“You will have to wait a little before meeting your uncle, Logan,” said the tall young man. “I have to see to the work on the drums we are making for the holiday. But Melinda can show you about Dandriga until tea time later on in the afternoon. I am certain that will hold much interest for you.”

Once the suitcases were deposited inside the shanty-like home, the tour of the coastal town began for the newly arrived Logan.

Shy and cautious, Melinda made a minimum of comments, it seemed to her cousin. Thus, the visitor found himself doing more talking than his guide to Dandriga.

“It is as if I have been here and seen all of this before,” gushed Logan with bright enthusiasm. “Mother told me what it was like, of course, and I remember her every word about the place where she was born. But this goes much deeper. I suspect my mind may contain some sort of inherited memories, if that be possible, Cousin Melinda.”

The two stopped and gazed into the muddy waters of Stann Creek.

“I never saw your mother,” murmured the short young woman. “She never returned here, though she was invited many times. Not even at the very end of her life did she come back.”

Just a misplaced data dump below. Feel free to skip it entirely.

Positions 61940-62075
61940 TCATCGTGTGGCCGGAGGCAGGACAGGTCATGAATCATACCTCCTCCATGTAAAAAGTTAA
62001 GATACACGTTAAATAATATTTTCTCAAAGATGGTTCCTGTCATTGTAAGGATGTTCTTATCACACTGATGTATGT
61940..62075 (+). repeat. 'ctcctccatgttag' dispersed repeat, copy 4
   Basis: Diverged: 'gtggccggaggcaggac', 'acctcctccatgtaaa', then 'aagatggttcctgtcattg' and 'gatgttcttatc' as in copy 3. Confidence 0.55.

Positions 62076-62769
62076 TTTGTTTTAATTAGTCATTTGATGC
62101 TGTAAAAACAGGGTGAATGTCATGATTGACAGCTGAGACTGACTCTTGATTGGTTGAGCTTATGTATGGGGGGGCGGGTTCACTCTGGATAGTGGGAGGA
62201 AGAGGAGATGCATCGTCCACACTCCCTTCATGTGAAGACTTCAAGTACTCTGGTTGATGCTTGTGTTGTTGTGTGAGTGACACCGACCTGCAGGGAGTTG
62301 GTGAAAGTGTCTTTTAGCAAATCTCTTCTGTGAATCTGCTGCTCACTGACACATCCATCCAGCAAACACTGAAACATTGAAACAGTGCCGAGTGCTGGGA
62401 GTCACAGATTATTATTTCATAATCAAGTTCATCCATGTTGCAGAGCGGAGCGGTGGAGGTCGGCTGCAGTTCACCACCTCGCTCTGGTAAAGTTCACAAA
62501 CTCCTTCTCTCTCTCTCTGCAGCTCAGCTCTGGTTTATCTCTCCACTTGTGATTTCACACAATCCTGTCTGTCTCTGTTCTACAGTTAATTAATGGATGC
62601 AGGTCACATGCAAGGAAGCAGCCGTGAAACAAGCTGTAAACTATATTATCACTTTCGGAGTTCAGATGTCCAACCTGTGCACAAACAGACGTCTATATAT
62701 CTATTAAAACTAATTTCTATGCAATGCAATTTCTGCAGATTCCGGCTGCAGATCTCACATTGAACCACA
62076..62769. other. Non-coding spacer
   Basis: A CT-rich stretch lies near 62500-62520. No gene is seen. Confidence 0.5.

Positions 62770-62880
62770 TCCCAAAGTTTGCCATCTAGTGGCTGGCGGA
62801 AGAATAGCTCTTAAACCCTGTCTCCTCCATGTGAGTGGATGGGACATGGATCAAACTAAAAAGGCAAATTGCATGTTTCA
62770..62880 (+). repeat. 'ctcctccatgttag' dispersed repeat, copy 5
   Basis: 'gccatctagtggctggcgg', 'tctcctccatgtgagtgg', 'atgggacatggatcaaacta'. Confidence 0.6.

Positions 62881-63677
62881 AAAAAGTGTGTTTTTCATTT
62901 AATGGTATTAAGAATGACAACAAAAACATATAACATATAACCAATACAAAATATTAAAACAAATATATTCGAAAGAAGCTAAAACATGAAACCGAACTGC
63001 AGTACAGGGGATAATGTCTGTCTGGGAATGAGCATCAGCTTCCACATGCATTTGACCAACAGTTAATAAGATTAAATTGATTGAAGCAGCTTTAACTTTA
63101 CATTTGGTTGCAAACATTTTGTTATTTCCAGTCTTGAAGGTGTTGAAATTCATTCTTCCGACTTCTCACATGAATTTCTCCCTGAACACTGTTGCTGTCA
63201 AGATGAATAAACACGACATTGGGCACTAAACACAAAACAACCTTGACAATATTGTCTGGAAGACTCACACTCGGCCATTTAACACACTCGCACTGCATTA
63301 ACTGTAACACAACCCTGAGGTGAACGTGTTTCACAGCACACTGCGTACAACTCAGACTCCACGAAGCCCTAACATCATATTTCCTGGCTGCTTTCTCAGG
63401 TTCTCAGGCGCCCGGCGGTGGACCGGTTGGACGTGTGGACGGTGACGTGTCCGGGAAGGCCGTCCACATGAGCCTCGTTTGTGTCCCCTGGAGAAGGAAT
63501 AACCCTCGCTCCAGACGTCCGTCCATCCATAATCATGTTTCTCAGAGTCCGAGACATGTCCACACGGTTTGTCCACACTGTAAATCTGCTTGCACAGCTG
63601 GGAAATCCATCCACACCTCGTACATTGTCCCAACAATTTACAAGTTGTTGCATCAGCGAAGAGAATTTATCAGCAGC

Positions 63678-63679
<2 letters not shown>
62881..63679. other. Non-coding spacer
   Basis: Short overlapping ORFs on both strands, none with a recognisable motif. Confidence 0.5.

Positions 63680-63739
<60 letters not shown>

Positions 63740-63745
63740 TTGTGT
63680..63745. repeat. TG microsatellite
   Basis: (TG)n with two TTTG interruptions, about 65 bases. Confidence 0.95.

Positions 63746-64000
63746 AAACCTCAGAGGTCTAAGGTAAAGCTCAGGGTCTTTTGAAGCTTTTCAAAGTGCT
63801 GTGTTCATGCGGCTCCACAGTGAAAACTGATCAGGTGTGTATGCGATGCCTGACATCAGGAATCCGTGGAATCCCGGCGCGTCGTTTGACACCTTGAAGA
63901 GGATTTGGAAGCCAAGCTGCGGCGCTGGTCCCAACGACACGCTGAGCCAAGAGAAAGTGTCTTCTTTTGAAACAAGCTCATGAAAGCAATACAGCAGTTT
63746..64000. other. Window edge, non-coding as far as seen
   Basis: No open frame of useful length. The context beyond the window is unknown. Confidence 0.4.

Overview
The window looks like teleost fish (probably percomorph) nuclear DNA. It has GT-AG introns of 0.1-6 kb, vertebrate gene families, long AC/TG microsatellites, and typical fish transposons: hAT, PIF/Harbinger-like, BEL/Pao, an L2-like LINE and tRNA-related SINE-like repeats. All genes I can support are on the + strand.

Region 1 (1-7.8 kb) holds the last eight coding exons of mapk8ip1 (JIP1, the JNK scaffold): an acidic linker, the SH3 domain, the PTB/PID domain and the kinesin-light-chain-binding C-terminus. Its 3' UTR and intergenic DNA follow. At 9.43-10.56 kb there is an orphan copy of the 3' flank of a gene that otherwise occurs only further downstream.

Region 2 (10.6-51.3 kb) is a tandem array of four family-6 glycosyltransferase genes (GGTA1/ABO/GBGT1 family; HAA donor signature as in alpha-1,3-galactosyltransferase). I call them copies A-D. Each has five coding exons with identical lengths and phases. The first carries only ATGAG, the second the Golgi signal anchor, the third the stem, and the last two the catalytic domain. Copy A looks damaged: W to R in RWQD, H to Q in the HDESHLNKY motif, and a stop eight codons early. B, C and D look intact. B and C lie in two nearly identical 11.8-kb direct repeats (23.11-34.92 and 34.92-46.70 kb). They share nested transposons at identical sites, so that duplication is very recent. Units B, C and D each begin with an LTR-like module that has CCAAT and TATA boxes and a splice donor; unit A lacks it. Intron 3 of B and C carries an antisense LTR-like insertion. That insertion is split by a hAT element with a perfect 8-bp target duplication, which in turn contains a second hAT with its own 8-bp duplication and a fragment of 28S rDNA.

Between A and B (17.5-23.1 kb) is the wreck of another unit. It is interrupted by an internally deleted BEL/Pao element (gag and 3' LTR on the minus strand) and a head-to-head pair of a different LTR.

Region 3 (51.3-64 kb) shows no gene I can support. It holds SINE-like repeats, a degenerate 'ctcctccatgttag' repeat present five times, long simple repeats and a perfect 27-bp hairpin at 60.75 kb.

Logan looked at her face from the side.

“Mother did not tell me that…”

His cousin turned toward him, her large eyes full of unexpected fury.

“Why did you come to Dandriga now, at this moment?” she suddenly demanded. “Did my brother not write you that father is not at all well in health?”

Logan opened his mouth, yet could find no words that seemed adequate.

All at once, Melinda’s face changed from an expression of anger to something else. Her cousin was uncertain what this signified till she spoke to him.

“Forgive me, Cousin,” she said in almost a whisper. “I should not take out what is inside me upon you. That is not fair or just, and I cannot blame you.”

Trying to smile, Logan decided to ask her the question bothering him.

“What is my uncle’s ailment, and how long has it afflicted him?”

She averted her eyes from his inquiring gaze.

“The condition is only recent,” she coolly replied. “It only began in August, when we learned of his sister’s death.” There came a somewhat long pause. “He took the news very hard and has mourned ever since.”

“She died all of a sudden, unexpectedly,” moaned Logan, remembering the shock of the tragedy. “I did not know that they were so closely connected to each other, Melinda. Perhaps I can offer your father some comfort by talking to him.”

Her face seemed to become a stiff, secretive mask.

“Yes, tell him all you can about her and what happened at the end. He shall want to hear how it came to pass that she died first.”